Germany knows a thing or two about being punished for bad deeds, but in recent weeks the country has been the poster child for the old adage that no good deed goes unpunished.
There is no other way to describe the reputational black eye Germans received as a result of the drawn-out Greek bailout negotiations that culminated last week in the approval of a deal struck with other eurozone countries.
No country has done more than Germany in recent times to raise living standards and democratic norms across Europe, which is one reason the country that once bedeviled the continent emerged as the world’s most admired nation in a 2013 BBC poll conducted in 25 countries. But over this summer, it’s been stunning to see how easily we can be lured back into embracing darker stereotypes of those bullying, inflexible Germans.
The prevailing narrative of the Greek crisis in U.S. media, and on social media, was that the poor Greek people and their idealistic young Prime Minister Alexis Tsipras were being driven to the brink by heartless creditors, led by Germany’s Chancellor Angela Merkel and her Finance Minister, Wolfgang Schäuble. The Germans, and their “troika” of servants—the European Central Bank, the European Commission, and the International Monetary Fund—had saddled too much debt on the Greeks, imposed counterproductive austerity policies on its government and demanded humiliating reforms that violated Greek sovereignty.
It’s hard not to empathize with the people of Greece; the country’s GDP shrank by a staggering 25 percent in just five years. But the prevailing narrative of a morally tidy showdown between stingy, stubborn Germanic creditors and their victimized Greek debtors overlooked a number of inconvenient truths.
For starters, the Greek debt crisis was triggered in no small part by the 2009 revelation that the Greek government had falsified its economic data to make the country appear a member in good standing of the eurozone. A second fact often overlooked: This is actually the third bailout in the last five years, and in 2012, the Greeks did benefit from a $117 billion write-off of debt owed to private banks. Third, much of the roughly $380 billion in remaining debt is owed to sovereign nations, meaning that the true creditors in the story are German, Dutch, French, and other European taxpayers, not greedy banks or faceless international bureaucracies. Fourth, while Greece did adopt painful fiscal austerity in recent years, it has been slow to carry out many of the needed structural reforms (such as privatizing state-owned enterprises) it agreed to under the previous bailouts. This would be akin to a U.S. company gaining protection from creditors in a bankruptcy proceeding, without engaging in a difficult reorganization to make it a more viable enterprise going forward. The bloated and inefficient Greek state accounted for a stunning 59 percent of the nation’s GDP in 2013.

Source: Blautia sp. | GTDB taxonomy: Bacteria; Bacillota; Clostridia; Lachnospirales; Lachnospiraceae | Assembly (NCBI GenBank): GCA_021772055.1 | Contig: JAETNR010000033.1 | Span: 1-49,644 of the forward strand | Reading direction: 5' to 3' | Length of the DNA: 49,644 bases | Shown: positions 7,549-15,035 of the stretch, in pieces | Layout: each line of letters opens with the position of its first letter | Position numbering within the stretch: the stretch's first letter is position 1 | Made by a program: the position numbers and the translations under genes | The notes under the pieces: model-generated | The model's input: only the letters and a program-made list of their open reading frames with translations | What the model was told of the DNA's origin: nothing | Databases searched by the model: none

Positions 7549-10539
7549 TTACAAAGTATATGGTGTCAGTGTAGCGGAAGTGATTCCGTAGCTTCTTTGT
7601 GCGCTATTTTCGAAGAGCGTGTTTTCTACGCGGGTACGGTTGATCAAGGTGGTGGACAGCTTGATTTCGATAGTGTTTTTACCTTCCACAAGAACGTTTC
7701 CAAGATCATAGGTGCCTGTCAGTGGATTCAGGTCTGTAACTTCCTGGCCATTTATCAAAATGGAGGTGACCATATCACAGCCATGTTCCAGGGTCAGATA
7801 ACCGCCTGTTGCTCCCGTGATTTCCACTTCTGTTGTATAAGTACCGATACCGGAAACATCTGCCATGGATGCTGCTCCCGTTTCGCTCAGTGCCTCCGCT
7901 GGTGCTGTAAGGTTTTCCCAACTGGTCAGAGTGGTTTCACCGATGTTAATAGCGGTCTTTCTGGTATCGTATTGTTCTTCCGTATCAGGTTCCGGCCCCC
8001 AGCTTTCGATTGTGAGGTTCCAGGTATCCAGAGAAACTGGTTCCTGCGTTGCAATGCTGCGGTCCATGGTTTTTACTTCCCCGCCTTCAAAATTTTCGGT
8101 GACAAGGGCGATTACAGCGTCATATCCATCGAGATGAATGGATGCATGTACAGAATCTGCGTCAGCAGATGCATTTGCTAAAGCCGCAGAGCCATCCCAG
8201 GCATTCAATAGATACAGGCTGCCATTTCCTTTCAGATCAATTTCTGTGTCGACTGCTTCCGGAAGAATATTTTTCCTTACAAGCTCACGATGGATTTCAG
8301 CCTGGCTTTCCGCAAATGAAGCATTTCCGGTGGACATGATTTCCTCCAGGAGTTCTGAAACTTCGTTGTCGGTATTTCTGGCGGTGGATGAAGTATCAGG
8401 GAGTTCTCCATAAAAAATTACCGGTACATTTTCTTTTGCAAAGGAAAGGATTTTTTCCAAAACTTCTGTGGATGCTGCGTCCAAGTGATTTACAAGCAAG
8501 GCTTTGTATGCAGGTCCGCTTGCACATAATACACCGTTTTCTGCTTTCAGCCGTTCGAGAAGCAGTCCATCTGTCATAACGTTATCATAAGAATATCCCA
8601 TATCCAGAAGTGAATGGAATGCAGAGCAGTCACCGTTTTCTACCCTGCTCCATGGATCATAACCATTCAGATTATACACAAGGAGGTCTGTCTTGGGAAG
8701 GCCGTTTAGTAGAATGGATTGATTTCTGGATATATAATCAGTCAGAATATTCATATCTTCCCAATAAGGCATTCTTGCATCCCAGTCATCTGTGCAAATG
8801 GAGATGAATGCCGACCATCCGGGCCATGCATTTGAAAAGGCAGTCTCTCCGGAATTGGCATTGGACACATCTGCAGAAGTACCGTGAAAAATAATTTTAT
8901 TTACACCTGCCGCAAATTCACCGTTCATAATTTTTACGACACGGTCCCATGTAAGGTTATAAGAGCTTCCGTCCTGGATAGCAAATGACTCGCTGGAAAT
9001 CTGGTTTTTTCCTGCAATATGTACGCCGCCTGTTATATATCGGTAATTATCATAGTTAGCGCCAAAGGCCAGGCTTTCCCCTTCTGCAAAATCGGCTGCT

Furthermore, the issue of whether to provide more aid to Greece this summer was never solely a bilateral German-Greek issue. The countries most adamant about being tough on the Greek were not the Germans, but poorer eastern European Union member nations. But the only “real people” in too much of the coverage of the drama were Greeks, at the expense of people elsewhere in Europe who are understandably frustrated at bailing out a nation where many express their European solidarity by not paying their own taxes.
Among pundits eager to portray Berlin as the villain of the saga, a favorite charge (pushed by Thomas Piketty, among others) has been that the Germans are ungrateful hypocrites. Their own national debt, after all, was substantially reduced by international creditors in 1953. The extent to which this analogy has been repeated without any curiosity as to the underlying facts, or context, is a distressing case study in uncritical groupthink. A good portion of the debt at issue in 1953 dated back to the vanquished Nazi regime and its predecessors; after World War II, the Federal Republic had assumed responsibility for it (at old exchange rates favorable to creditors) as an act of good faith, as part of Germans’ larger sense of atonement. Germany literally lay in ruins, and was divided, and there was no doubt about whether the German people were doing their part to dig out of the rubble and make amends. That debt hadn’t been accumulated in just a few years while the country was simultaneously violating the terms of its obligations, as in the case of Greece.
It’s especially galling to hear Americans chide the Germans for their supposed lack of generosity, when you consider how differently Germany and the U.S. have reacted to the distress of less fortunate regional economic partners. German taxpayers invested for decades in the development of peripheral European Union members, spent trillions to develop Eastern Germany, and will now pay a good chunk of a third Greek bailout that will be somewhere in the neighborhood of $100 billion.